Joint VisitBritain and English Heritage research also shows the nation’s appetite for heritage has never been greater with 51.2 million visits to historic sites in England taking place in 2009, with the final figure likely to be higher. Almost a million more people living in England visited two or more heritage sites than in the previous year, with the total number visting heritage sites in the last year to 35 million. Visitor figures rose across the sector. For example in 2009 there were 15% more visitors to the Historic Royal Palaces and  11% more to the Royal Naval College than in 2008. Membership of English Heritage and National Trust rose 5% between 2008/09 -2009/10 whilst the Historic Houses Association had a 15% rise in membership.

Baroness Andrews, Chair of English Heritage, said: “These results show heritage is one of the biggest drivers of tourism in the UK, it helps to attract new businesses and residents to an area and contributes to economic growth locally and nationally. Investing in heritage is not a luxury. It makes sound economic sense. The heritage sector provides a life-line for the nation’s past. Heritage is the very thing that makes England special in the eyes of the world and can help to underpin the economic recovery.  ”

The historic environment has been successful in delivering these wider social and economic goals because all parties involved in the historic environment – private owners, the voluntary sector, lottery distributors, central and local government have worked together.  However all these partners are facing a difficult future. Central and local government funding for the historic environment is likely to be cut by at least 25%, with the impact of cuts already been seen in the number of local authority historic enviornment staff which fell by 11% between 2006 and 2008. The backlog of repairs at private visitor attractions continues to rise against increasing costs of conservation and compliance (Historic Houses Assoication members estimate the backlog of repair at their houses exceed £390 million) and voluntary sector organisations are finding it difficult to raise the match funding needed for successful project bids. Developers who usually invest in the historic environment are also struggling to raise capital with private sector lending in the first thee months of 2010 down 40% on 2009. All of these factors are likely to impact on the levels of heritage at risk. The conservation deficit—the difference between the cost of repair and end value for buildings at risk in 2010 is £465 million, 10% more  than 2009, and is likely to increase in future years.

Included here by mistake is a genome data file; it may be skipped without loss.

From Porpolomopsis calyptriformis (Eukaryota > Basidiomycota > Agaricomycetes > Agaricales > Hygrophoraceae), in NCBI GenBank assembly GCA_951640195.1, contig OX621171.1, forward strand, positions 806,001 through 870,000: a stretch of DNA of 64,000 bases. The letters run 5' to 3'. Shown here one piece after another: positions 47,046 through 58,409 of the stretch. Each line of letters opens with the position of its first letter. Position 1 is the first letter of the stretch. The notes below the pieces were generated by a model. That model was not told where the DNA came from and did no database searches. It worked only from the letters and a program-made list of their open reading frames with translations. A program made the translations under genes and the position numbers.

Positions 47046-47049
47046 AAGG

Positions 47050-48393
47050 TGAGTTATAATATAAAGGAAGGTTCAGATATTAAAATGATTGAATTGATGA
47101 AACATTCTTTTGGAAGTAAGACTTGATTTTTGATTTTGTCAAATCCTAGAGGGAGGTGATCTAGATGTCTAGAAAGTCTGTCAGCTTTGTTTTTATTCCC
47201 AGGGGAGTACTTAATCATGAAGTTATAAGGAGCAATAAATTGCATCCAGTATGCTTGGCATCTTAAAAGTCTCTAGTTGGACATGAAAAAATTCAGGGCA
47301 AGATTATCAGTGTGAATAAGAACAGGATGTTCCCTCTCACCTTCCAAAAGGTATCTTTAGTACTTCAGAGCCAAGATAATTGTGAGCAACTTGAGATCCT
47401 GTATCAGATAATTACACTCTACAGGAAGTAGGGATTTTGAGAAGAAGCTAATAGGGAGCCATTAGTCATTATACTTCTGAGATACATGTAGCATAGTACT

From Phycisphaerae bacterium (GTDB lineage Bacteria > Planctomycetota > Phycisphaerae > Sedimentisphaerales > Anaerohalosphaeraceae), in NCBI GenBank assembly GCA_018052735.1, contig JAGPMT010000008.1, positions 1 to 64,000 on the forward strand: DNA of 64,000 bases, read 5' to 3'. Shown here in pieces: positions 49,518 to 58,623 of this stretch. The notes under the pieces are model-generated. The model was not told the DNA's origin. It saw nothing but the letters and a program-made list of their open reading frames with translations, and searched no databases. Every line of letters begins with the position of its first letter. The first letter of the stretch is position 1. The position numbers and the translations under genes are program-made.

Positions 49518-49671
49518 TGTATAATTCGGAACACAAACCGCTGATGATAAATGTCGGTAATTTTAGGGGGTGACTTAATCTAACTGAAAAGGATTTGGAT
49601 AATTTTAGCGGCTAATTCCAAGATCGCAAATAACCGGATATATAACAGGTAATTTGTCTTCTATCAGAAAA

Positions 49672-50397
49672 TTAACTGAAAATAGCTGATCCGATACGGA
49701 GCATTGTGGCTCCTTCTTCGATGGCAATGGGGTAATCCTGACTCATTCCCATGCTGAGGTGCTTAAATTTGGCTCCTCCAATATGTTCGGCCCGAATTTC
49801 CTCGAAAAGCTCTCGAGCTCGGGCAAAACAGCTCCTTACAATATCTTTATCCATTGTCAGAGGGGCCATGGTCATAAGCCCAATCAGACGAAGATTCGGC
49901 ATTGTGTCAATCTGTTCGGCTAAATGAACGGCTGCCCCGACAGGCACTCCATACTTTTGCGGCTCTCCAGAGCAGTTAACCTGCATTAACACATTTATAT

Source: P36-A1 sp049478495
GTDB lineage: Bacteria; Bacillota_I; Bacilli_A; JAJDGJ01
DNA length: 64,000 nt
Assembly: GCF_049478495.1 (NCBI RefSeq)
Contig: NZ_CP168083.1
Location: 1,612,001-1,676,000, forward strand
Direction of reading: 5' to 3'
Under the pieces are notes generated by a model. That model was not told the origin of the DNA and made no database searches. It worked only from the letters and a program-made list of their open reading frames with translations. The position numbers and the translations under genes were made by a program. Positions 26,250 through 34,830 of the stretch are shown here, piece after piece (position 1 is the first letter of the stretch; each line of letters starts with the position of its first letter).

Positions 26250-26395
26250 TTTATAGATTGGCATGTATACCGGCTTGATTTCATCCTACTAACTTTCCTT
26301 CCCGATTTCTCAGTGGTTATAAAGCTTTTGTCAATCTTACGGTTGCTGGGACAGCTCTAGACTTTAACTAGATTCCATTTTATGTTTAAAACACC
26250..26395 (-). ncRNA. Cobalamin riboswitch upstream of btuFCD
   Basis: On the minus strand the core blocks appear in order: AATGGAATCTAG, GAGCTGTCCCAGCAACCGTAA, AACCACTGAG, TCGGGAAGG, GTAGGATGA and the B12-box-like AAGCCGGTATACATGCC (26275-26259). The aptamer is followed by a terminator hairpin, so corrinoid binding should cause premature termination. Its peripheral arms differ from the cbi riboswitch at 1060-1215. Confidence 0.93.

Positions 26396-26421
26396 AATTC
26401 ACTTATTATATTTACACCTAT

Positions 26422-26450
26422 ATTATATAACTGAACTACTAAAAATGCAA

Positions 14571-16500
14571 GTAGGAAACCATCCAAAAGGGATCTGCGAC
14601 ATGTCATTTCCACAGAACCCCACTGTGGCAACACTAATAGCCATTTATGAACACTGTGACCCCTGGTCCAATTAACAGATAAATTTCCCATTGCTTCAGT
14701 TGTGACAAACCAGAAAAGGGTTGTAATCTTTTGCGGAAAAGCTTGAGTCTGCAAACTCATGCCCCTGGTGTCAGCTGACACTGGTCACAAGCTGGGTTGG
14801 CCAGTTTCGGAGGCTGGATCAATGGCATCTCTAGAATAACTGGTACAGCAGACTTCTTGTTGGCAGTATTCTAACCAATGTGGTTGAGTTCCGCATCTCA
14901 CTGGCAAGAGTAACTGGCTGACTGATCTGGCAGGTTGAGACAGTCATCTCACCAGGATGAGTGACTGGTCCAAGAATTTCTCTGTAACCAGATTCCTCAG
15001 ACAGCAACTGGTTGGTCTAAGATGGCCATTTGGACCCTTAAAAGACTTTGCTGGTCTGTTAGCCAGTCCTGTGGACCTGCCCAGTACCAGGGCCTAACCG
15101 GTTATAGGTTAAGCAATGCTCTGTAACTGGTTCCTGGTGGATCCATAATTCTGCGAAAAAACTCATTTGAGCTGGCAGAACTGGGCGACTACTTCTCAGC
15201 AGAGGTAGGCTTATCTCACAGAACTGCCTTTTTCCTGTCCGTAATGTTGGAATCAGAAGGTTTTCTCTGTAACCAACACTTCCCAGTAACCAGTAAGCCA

Baroness Andrews continued; “Heritage Counts proves the value of investing in heritage. But across the public, private and voluntary sectors it will be a challenge to continue to invest, at the very time when we need it most. We must make sure that public funds for heritage are not cut disproportionately and that we work together to find creative ways to get the maximum value from public, private and voluntary resources. Our heritage needs us now more than ever. ”

Other key facts revealed by Heritage Counts this year are:

  • one in four businesses agree that a heritage setting is an important factor in their decision on where to locate and is as important as road access
  • 91% of people surveyed agreed that the historic environment was an important factor in deciding where to visit, 74% where to live and 68% where to work
  • 92% of respondents indicated they felt heritage projects raised pride in the local area and 93% that they created a distinct sense of place
  • investments shows investments in the historic environment can offer returns, in terms of economic activity generated, equal to or even higher than public sector types of investment